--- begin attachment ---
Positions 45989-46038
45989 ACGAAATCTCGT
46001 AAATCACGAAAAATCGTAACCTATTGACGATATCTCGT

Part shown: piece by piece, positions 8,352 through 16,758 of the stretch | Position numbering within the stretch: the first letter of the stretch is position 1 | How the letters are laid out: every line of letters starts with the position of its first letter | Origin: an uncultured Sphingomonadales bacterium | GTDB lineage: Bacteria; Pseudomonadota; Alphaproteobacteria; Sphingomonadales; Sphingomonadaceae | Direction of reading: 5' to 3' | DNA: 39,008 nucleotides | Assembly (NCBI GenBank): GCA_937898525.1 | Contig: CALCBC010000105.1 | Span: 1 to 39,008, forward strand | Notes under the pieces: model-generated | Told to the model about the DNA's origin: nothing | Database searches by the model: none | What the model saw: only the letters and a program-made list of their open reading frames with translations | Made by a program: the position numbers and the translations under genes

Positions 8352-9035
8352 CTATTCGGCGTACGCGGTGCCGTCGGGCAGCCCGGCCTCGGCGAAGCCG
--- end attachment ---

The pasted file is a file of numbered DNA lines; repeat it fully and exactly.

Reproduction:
Positions 45989-46038
45989 ACGAAATCTCGT
46001 AAATCACGAAAAATCGTAACCTATTGACGATATCTCGT

Part shown: piece by piece, positions 8,352 through 16,758 of the stretch | Position numbering within the stretch: the first letter of the stretch is position 1 | How the letters are laid out: every line of letters starts with the position of its first letter | Origin: an uncultured Sphingomonadales bacterium | GTDB lineage: Bacteria; Pseudomonadota; Alphaproteobacteria; Sphingomonadales; Sphingomonadaceae | Direction of reading: 5' to 3' | DNA: 39,008 nucleotides | Assembly (NCBI GenBank): GCA_937898525.1 | Contig: CALCBC010000105.1 | Span: 1 to 39,008, forward strand | Notes under the pieces: model-generated | Told to the model about the DNA's origin: nothing | Database searches by the model: none | What the model saw: only the letters and a program-made list of their open reading frames with translations | Made by a program: the position numbers and the translations under genes

Positions 8352-9035
8352 CTATTCGGCGTACGCGGTGCCGTCGGGCAGCCCGGCCTCGGCGAAGCCG